The Terror of Constantinople
by Richard Blake
421pp, Hodder & Stoughton, £19.99
Buy now for £17.99 (plus £1.25 p&p) from Telegraph Books
At first, the vain, amoral and sexually voracious exiled seventh-century scholar Aelric seems purpose-built to fill a Flashman-shaped hole in wry historical fiction.
But Aelric is a killer, not a coward, surprisingly principled for a scatological cynic and incapable of exploiting virtue if only because there are no good guys in Richard Blake’s portrayal of the political rats’ nest between the fall of Rome and the supremacy of the Roman Church.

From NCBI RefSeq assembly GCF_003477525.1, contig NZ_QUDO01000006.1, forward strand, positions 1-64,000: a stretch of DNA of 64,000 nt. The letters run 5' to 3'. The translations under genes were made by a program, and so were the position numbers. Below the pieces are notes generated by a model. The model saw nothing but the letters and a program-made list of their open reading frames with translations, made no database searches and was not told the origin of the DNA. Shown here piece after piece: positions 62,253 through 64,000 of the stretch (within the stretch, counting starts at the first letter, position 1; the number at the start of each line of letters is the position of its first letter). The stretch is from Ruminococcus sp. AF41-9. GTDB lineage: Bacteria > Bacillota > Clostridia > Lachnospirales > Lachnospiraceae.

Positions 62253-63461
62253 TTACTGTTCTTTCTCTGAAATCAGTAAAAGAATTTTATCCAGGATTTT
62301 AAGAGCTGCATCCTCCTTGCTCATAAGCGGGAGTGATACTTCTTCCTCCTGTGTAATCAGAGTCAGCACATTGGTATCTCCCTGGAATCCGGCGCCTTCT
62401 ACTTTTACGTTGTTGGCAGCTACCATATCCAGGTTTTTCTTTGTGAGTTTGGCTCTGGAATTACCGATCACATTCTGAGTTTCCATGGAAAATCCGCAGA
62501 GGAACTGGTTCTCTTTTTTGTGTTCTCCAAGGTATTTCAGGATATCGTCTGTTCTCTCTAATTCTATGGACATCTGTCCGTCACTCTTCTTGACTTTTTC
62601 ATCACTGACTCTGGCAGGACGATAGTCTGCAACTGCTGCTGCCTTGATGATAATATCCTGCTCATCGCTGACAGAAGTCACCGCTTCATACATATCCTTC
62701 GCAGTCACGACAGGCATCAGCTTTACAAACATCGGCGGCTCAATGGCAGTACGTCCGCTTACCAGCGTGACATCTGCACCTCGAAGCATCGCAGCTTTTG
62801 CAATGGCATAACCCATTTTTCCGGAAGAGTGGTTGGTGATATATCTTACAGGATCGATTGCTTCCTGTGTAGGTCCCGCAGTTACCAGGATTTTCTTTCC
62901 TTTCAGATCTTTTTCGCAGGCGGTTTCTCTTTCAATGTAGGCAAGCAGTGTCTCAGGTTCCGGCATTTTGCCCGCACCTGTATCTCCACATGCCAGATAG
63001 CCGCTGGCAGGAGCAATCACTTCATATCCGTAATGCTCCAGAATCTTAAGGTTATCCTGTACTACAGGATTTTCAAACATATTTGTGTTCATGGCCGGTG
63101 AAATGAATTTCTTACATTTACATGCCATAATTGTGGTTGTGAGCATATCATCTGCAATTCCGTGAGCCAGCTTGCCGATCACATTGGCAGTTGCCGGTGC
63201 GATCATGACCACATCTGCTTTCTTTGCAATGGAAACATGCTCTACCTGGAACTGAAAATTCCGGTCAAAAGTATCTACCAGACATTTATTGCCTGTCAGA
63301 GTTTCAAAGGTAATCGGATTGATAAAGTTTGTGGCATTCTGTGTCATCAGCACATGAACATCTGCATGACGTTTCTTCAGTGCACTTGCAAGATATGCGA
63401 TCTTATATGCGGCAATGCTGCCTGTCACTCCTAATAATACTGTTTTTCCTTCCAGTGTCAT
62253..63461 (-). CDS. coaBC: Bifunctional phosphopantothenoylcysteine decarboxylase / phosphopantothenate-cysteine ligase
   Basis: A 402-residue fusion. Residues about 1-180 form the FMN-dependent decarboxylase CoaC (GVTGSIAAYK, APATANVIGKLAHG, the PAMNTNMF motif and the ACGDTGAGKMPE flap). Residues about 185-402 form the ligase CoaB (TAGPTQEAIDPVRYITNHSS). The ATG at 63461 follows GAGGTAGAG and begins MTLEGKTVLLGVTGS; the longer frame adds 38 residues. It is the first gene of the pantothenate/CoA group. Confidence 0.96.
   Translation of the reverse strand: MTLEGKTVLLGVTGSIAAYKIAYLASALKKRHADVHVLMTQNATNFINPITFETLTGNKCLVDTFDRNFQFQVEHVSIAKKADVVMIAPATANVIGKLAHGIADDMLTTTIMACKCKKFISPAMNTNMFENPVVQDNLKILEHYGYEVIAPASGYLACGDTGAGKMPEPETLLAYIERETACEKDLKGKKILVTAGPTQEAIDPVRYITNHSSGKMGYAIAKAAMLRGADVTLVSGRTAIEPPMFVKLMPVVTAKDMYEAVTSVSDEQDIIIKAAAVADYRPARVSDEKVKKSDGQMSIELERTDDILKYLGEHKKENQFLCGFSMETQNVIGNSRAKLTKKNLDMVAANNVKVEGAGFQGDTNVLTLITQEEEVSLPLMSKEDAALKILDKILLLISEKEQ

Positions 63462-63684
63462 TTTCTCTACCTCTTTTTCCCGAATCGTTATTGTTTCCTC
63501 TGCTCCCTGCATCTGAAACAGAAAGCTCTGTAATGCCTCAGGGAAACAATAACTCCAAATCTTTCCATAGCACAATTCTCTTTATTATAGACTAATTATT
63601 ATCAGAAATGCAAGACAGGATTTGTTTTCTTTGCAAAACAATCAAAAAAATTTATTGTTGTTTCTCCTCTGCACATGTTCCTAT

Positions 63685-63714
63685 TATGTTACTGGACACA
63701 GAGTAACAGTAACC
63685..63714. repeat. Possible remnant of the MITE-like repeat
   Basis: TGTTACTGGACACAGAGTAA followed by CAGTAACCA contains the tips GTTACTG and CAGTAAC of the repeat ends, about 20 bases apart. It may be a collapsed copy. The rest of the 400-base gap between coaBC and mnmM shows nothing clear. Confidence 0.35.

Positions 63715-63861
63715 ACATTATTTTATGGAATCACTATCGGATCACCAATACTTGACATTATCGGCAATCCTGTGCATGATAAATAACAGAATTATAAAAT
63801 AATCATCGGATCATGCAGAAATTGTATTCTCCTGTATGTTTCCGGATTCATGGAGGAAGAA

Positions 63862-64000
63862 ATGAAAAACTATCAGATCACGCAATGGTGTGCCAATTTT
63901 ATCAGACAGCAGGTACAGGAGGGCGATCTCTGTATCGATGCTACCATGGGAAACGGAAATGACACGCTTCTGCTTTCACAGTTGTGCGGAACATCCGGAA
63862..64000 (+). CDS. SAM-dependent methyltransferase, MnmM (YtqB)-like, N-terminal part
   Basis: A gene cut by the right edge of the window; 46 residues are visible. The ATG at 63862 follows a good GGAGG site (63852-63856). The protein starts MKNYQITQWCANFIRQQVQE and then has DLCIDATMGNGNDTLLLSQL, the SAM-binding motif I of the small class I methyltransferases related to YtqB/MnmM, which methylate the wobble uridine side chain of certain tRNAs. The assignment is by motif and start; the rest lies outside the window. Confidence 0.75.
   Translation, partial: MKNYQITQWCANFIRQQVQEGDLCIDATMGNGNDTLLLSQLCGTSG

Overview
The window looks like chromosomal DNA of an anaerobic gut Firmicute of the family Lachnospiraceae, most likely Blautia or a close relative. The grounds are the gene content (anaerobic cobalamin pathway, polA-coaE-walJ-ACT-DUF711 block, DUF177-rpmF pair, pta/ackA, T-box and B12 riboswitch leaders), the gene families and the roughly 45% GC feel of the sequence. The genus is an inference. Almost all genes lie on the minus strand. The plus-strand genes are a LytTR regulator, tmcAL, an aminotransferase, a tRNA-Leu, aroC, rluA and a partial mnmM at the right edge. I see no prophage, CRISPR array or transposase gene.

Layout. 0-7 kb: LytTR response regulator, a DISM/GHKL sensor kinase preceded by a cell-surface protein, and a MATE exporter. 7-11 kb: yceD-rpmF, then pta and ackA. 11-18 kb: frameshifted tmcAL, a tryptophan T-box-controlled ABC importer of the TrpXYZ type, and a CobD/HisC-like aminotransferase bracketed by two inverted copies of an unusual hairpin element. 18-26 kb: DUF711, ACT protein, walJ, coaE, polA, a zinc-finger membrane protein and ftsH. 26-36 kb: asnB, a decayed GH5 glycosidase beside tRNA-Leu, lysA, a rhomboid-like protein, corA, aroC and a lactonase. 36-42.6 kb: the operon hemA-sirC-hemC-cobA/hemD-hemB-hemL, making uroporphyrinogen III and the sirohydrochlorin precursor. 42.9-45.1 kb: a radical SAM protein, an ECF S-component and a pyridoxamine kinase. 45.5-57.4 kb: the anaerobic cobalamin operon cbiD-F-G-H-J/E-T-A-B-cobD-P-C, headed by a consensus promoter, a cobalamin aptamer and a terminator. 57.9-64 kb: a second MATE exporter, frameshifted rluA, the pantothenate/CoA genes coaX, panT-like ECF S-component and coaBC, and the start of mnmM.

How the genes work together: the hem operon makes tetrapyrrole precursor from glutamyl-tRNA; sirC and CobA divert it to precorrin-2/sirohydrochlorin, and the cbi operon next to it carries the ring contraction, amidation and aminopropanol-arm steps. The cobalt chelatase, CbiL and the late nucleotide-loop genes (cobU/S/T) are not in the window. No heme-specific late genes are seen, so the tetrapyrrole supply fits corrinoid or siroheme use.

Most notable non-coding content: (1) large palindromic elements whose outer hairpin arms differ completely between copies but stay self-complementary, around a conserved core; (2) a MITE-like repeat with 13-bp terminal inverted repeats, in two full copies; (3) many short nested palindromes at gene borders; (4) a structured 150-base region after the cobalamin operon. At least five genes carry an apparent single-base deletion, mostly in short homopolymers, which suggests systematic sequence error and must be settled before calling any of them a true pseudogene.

His plotting can seem off-puttingly anarchic until the penny drops that everyone is simultaneously embroiled in multiple, often conflicting, scams. Aelric’s survival among the last knockings of empire in Constantinople depends not on deducing who wants him dead, but who wants him dead at any given moment.
Vivid characters, devious plotting and buckets of gore are enhanced by his unfamiliar choice of period. Nasty, fun and educational.